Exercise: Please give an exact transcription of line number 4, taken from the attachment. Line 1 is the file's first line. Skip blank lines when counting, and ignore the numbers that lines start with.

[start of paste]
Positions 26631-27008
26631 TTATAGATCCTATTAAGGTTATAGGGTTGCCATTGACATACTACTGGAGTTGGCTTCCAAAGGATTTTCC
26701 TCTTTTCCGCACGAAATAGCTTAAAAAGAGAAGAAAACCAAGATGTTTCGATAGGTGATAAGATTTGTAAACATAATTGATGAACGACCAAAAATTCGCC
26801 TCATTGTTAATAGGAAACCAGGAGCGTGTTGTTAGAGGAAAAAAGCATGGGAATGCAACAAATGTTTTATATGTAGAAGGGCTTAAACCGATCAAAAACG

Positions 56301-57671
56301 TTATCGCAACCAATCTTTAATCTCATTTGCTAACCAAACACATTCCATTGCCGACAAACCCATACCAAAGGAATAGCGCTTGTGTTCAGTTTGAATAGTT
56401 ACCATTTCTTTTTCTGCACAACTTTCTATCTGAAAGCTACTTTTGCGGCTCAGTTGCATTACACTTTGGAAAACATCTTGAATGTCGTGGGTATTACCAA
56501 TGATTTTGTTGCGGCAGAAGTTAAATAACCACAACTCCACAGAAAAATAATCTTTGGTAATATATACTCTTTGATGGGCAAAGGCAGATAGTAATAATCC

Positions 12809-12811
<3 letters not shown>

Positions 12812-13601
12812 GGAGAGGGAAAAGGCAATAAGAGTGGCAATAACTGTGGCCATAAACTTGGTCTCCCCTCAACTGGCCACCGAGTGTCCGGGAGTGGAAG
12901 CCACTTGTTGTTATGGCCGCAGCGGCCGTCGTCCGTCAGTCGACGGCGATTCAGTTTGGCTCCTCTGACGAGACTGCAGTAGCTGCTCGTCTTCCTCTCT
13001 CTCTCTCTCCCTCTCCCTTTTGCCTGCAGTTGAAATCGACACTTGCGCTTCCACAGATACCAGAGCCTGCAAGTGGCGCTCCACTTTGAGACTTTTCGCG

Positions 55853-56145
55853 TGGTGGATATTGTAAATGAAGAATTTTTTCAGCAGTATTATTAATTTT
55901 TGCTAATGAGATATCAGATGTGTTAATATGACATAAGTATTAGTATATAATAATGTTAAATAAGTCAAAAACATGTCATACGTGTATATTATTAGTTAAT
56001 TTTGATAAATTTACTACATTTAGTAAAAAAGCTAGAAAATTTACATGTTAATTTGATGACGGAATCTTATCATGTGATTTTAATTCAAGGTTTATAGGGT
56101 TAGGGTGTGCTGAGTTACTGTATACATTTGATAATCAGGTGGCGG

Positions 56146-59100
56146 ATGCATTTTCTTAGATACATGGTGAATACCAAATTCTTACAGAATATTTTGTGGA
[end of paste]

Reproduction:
26801 TCATTGTTAATAGGAAACCAGGAGCGTGTTGTTAGAGGAAAAAAGCATGGGAATGCAACAAATGTTTTATATGTAGAAGGGCTTAAACCGATCAAAAACG